- Take a sweater. This may sound strange, but I am always chillier in an Asian grocery store than an American one. Perhaps it is because of the amount of imported items that need to be refrigerated or simply because there are more exposed fresh produce. Whatever the reason, I have always found Asian groceries much cooler than any other local grocery store.
- Be Kind. Sometimes, going into an Asian grocery store is like stepping into a different country. You instantly hear chatter from a different asian language and you can feel the cultural norm shift from American to Asian. People shopping or working there are proud to represent their country in a foreign land and sometimes, they exhibit their cultural habits, which may seem rude to other cultures. Obviously, there is a difference between someone who is just straight up rude and mean but other times, it could simply be a cultural difference. Be patient and be kind, no one is robbing the bank.
- Ask when it came. When I shop at a regular local American market, I am constantly checking expiration dates and the freshness of my produce. Similarly, a local Asian market is still a grocery market that receives products from other vendors. Know when they came in to have a better educated understanding on the quality of food you are purchasing. Specifically, I always ask my Asian grocer when I’m purchasing meats and seafood.
- Where can I purchase Asian supermarket items if I don’t have an Asian grocery store near me?
- This is a great question and fortunately, I have an easy answer. Asian grocery store online. As the pandemic in 2020 forced many families to eat at home, more grocery stores and online platforms offered more variety. The top stores I have had success with are Amazon and Instacart. Though I have not tried Weee!, I have heard that it is reliable and offers an array of Asian grocery items.
- What is the best Asian market for Asian ingredients?
- I am biased to H Mart and Zion Market only because they are the closest Korean grocery store to where I live. I have shopped in many Asian grocery stores that offer great choices. My other favorite Asian grocery is the Chinese grocery store 99 Ranch, Japanese grocery stores Mitsua, and Tokyo Central.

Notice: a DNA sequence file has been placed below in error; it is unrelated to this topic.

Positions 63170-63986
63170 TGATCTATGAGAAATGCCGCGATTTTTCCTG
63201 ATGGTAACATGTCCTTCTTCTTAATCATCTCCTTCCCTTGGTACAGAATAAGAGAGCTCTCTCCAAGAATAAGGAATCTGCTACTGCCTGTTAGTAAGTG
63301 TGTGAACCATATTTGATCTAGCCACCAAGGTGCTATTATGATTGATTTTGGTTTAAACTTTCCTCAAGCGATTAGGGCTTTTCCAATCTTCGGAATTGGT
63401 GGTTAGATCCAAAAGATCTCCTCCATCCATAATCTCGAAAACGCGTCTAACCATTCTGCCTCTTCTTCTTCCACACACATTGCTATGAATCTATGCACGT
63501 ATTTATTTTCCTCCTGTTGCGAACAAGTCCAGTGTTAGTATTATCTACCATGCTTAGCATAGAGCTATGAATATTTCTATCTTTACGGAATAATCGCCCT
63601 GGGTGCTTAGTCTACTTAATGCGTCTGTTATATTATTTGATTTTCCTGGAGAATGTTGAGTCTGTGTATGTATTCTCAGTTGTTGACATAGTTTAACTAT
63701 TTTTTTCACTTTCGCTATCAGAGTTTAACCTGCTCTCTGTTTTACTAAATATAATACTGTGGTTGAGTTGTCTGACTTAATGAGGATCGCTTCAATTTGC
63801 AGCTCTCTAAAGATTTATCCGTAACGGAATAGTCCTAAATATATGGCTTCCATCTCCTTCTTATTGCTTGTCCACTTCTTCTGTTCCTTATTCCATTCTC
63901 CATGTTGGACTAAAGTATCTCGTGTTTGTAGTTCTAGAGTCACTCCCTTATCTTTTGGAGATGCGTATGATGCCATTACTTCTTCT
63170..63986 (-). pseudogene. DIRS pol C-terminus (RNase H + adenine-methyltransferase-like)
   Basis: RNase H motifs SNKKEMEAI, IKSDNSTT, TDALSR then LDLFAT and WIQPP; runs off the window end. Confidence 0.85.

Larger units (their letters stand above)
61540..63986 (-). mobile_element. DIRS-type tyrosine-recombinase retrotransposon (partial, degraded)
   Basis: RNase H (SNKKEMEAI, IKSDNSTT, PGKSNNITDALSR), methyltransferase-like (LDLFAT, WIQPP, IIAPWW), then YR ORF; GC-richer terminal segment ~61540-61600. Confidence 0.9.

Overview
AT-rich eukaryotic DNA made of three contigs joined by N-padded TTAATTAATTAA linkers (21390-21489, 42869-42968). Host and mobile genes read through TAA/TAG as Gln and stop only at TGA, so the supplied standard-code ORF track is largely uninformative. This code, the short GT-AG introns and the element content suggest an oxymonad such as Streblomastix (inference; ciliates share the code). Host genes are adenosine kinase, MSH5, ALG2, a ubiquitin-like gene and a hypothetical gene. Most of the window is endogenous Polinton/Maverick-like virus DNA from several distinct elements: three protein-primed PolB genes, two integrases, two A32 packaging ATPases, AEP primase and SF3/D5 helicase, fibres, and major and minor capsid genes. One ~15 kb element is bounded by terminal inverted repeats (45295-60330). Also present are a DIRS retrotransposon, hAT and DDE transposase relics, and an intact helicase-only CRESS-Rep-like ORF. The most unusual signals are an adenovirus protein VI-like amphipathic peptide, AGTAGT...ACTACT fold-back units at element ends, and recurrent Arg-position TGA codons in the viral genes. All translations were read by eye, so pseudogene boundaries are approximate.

- How much money do I need when shopping at the local Asian grocery store?
- This entirely depends on your Asian grocery list, how many people, what time of year, etc… However, I found an interesting fact that the average American household spends about $387 per month on groceries (SOURCE).
- Why shop at the Asian grocery store when I can find those items at the American store?
- Depending on what that item is, there is a good chance that if it is an Asian grocery item, it will be cheaper and fresher from the Asian grocery store.
PRINTABLE ASIAN MARKET GROCERY LIST
Thank you for reading this far (or skipping to this part). As promised, I will give you access to my free printable to my Asian Grocery List, which has a pre-filled list of the most popular and common items purchased at an Asian supermarket.
If you haven’t already, simply join the Ana Yokota Family (AYF) for the latest recipes, updates, and (yes even more) freebies! You’ll gain instant access to my freebies and can download the Asian Grocery List Printable. I promise I will not sell your information to any third party (I’m not that type of blogger 😉 ).
I hope this Asian grocery list printable helps you the next time you visit the Asian markets. If you want to dig a little deeper on what basic Asian spices you should always have in your pantry, check out this article on Asian Spices.
Looking for an easy Korean recipe you can make from every day items at the Asian grocery market? Be sure to add Chicken Bulgogi or Spicey Pork Bulgogi ingredients during your next shopping adventure at the store.
What are your favorite things on your Asian shopping list? Please share them with me below. Have you tried anything new or delicious? Let me know so I can try it too.